Friday 9 May 1941
|Damage at Friar Lane, Nottingham, picture taken 9 May 1941.|
Anglo/Iraq War: British Prime Minister Winston Churchill on 9 May 1941 sends a telegram to Middle East Commander General Archibald Wavell which states:
Our information is that Rashid Ali and his partisans [actually Iraqi government military forces] are in desperate straits. However this may be, you are to fight hard against them... [Y]ou should exploit situation to the utmost, not hesitating to try to break into Baghdad even with quite small forces and running the same kind of risks as the Germans are accustomed to run and profit by.Churchill adds that "There can be no question of negotiation with Rashid Ali" unless he surrenders unconditionally. Furthermore, Wavell is to aid Free French General Catroux in an invasion of Syria "In face of your evident feeling of lack of resources" - a typical Churchillian dig at what he personally judges to be Wavell's lack of fighting spirit.
At Fort Rutbah, the RAF bombs the fort and loses a plane to small-arms fire. The Iraqi government sends a convoy of 40 trucks armed with machine guns to reinforce the small garrison. The British of the Arab Legion who are an advance party of Habforce continue to wait for reinforcements from the main column before attacking and withdraw to a more defensible position.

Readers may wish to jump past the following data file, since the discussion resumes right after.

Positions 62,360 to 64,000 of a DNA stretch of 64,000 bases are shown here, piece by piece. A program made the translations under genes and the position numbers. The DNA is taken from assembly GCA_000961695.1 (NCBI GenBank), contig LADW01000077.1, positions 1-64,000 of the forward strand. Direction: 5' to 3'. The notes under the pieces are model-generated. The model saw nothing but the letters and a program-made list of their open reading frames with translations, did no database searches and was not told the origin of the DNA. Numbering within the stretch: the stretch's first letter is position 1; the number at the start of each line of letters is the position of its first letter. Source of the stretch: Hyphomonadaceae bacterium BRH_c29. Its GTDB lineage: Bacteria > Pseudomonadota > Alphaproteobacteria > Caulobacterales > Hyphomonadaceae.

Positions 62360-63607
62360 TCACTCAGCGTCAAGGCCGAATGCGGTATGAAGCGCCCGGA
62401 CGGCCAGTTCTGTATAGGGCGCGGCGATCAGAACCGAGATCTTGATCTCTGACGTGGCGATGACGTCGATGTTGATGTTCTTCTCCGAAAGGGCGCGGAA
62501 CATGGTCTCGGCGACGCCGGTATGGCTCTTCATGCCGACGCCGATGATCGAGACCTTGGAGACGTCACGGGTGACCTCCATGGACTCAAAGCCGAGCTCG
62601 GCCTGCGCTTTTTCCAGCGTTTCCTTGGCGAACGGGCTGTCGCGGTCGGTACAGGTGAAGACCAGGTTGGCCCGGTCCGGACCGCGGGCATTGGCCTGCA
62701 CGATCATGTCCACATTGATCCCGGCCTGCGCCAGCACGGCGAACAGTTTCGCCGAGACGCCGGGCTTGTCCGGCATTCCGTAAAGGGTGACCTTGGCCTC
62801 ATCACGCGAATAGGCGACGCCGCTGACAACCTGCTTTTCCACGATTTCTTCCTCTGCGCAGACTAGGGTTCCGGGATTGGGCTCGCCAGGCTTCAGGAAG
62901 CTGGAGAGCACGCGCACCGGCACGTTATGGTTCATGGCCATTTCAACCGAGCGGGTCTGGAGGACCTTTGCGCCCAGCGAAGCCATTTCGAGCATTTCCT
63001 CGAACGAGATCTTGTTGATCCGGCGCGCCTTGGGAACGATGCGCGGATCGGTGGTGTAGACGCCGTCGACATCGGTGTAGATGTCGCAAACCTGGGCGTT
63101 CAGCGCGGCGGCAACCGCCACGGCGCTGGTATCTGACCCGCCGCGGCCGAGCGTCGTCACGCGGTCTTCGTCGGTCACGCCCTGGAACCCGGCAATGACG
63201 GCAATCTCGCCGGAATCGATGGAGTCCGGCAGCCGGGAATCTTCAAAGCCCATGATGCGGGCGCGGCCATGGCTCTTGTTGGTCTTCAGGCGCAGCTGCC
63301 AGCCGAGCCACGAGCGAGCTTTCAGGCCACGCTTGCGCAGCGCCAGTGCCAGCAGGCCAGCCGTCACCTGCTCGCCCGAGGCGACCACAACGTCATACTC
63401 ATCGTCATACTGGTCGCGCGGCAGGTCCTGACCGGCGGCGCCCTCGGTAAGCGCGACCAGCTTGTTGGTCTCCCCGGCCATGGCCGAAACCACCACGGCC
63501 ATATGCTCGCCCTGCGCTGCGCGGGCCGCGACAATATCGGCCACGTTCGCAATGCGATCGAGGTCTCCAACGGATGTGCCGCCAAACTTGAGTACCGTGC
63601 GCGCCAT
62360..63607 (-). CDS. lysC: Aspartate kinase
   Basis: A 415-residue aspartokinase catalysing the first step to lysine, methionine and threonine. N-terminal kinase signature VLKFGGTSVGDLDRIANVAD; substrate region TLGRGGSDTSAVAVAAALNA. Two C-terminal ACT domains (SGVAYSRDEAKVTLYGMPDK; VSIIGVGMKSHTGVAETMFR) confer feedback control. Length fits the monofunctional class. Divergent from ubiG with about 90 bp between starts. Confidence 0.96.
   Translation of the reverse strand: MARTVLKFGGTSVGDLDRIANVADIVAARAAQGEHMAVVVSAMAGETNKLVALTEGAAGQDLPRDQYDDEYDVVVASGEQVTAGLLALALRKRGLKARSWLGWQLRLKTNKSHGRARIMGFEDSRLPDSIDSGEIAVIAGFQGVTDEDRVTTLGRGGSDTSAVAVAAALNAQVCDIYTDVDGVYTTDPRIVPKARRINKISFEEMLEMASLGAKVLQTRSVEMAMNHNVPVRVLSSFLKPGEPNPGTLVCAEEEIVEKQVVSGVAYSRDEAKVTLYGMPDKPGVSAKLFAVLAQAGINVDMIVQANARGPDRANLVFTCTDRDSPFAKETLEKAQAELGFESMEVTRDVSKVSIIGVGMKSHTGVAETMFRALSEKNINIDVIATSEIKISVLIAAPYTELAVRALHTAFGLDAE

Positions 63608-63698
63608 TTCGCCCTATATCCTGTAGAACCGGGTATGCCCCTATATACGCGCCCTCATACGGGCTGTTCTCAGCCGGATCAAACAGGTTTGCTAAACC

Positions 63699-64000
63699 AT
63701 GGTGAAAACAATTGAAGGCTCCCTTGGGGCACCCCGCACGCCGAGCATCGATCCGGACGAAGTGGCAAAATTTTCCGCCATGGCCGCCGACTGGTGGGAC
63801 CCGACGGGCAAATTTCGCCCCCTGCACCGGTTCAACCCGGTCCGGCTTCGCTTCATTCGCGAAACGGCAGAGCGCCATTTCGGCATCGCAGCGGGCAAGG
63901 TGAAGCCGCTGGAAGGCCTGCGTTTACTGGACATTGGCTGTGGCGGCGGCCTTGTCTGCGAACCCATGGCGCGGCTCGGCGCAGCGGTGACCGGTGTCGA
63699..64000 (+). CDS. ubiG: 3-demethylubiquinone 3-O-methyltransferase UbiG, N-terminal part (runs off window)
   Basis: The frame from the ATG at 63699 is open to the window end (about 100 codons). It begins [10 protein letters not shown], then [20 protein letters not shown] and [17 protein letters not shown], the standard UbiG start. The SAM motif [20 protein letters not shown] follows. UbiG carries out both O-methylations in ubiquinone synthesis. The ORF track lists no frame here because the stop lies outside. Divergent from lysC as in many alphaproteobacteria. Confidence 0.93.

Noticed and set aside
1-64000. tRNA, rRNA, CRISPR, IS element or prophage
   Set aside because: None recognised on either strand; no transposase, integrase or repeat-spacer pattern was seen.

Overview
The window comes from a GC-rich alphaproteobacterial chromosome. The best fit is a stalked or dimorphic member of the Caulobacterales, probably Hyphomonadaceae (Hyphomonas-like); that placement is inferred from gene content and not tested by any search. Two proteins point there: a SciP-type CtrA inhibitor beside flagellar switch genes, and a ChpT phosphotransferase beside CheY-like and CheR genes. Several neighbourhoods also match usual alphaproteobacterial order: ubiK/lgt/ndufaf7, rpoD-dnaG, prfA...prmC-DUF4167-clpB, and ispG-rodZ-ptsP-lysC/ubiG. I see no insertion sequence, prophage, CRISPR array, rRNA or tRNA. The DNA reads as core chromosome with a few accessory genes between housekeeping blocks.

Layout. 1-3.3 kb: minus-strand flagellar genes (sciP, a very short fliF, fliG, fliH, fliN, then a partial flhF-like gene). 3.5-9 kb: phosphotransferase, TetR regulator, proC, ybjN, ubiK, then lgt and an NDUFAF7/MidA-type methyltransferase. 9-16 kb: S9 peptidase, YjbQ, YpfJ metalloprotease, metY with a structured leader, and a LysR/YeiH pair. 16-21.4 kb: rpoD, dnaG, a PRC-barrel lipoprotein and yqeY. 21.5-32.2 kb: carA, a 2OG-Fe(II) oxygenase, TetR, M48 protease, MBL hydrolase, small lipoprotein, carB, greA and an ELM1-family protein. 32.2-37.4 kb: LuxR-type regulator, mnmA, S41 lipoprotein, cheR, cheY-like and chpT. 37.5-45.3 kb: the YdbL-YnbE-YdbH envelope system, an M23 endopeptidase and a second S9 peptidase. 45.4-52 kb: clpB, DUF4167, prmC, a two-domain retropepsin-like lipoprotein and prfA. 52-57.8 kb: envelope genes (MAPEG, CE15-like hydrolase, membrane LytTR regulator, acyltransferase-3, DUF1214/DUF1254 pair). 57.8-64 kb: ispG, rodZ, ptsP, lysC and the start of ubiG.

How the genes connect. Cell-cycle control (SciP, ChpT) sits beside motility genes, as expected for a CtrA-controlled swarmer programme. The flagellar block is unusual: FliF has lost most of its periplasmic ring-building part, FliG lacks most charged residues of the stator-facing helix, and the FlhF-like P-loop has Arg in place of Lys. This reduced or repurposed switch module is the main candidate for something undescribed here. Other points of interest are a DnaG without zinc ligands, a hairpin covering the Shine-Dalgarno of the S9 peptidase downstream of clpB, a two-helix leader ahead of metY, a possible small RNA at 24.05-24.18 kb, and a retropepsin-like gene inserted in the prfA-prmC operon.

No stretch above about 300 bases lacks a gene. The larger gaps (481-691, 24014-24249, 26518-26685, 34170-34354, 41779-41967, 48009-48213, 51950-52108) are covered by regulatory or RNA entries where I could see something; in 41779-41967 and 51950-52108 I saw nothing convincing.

A jihad has been proclaimed by the Grand Mufti.
|A Junkers Ju-52 transport being used for training exercises in preparation for Operation Mercury, the airborne assault on Crete, 9 May 1941.|
European Air Operations: The two sides engage in a war of communiques today. Berlin Radio announces successful raids on Derby and Nottingham, where they targeted the critical Rolls-Royce aircraft engine plant. The British Air Ministry engages in a little humor when it responds that, during last night's raids, two cows and a few chickens had been killed in the East Midlands. What the RAF actually is saying in surprisingly candid fashion (if you know what actually happened) is that many Luftwaffe bombers missed their target cities due to successful deception measures. The Germans aren't told about that little secret, however, and no doubt take it as a little innocent bravado.